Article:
Francis Howell also did revisions. In August, he announced he would require masks for kindergarten to sixth graders indoors, but only temporarily. A school statement added that staff who work with students in this age group – which includes Urick’s daughter – are required to wear masks when social distancing is not possible. “She’s doing pretty well with her mask on. Her teacher even sent me a picture to show me how she is, ”said Urick. Yet she remains concerned that children are at risk in her riding and others around her. According to the Francis Howell School District COVID dashboard, more than 200 students are in quarantine.
Even before the start of the school year, neighboring Jefferson County had seen a dramatic increase in coronavirus infections among children. According to data from the county health department, as of June, there were 59 cases of COVID among young people between the ages of 0 and 19. By July, that number had risen to 267, an increase of 352%. Yet many districts have adopted an optional mask policy.
This is despite Ministry of Health guidelines that schools should require “universal interior masking by all students (aged 2 and over), staff, teachers and visitors to schools from kindergarten to kindergarten. Grade 12, regardless of vaccination status.
In contrast, the vast majority of school systems in neighboring St. Louis County, home to about 1 million people, have made masks mandatory. His health department, like many across the state, has also urged children to mask themselves. Communications director Christopher Ave said an increase in infections prompted them to issue an updated health advisory in July.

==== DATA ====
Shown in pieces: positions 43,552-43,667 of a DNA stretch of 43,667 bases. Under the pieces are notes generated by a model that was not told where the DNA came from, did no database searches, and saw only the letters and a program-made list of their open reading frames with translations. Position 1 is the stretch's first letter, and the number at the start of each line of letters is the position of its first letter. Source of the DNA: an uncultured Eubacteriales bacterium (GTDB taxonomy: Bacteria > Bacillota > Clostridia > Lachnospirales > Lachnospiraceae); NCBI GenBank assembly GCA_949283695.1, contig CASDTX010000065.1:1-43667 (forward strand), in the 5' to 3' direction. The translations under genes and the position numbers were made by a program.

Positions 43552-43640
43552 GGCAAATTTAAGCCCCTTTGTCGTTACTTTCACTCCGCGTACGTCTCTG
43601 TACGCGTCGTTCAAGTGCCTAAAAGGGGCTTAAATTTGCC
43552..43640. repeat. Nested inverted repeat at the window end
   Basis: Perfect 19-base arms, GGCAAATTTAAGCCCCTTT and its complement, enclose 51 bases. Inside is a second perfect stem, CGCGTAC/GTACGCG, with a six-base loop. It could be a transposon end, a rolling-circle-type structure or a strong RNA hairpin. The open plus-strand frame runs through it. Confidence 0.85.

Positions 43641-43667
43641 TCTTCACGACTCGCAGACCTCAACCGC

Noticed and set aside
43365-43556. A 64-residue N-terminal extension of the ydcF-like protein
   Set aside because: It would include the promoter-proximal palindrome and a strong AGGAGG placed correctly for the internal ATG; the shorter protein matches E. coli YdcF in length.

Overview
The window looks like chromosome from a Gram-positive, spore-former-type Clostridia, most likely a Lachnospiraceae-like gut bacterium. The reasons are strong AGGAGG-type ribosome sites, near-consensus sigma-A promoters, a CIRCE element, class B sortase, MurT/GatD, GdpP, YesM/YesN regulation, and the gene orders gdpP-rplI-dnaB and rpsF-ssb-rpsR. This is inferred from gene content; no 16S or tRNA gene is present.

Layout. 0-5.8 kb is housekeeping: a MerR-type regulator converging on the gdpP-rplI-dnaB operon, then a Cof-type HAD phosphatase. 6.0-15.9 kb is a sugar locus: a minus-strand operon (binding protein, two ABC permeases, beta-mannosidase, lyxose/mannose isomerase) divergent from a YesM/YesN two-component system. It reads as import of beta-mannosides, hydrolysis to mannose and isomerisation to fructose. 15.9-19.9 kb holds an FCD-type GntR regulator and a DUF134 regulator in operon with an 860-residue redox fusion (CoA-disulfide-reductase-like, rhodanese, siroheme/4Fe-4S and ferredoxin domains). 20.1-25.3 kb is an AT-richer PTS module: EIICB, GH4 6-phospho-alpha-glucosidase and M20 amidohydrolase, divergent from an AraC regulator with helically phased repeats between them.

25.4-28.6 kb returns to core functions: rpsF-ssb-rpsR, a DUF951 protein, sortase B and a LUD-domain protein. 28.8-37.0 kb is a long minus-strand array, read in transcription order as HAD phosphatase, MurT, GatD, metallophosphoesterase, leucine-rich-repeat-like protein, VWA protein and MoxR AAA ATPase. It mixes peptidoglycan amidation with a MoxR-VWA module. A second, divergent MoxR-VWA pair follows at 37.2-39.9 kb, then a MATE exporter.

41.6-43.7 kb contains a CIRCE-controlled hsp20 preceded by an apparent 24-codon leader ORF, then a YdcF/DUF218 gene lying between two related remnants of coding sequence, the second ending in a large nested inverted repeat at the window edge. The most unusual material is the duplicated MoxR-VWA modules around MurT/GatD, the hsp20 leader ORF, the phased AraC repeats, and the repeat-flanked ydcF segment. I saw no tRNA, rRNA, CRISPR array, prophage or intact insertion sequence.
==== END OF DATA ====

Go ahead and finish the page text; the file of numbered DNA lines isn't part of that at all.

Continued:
“We have had an increase in hospitalizations, an increasing burden on our hospitals, since the delta variant of the virus took over,” he said.
As of September 7, 29 young people, aged 18 and under, were hospitalized for COVID in the four main hospital systems in the Saint-Louis region, according to the Saint-Louis Metropolitan Pandemic Task Force. Data released by the American Academy of Pediatrics in early September shows five children died from COVID in Missouri, and all five were from the St. Louis area.
Ave said the new average of daily cases in St. Louis County has slowed a bit and they hope hospitalizations will follow soon.
Laura Swenson has four children in Parkway Schools, a school system in St. Louis County. She said she was relieved when her district decided to require masks, and so far things have been going well.
“I want this pandemic to be over and I think it’s a proven way to slow the spread of the disease in a way that also keeps some normalcy for my children,” she said.
Samantha March, a relative in the Clayton School District, just west of St. Louis, said having children in three different schools was “a challenge.” She has one child each in elementary school, middle school and high school.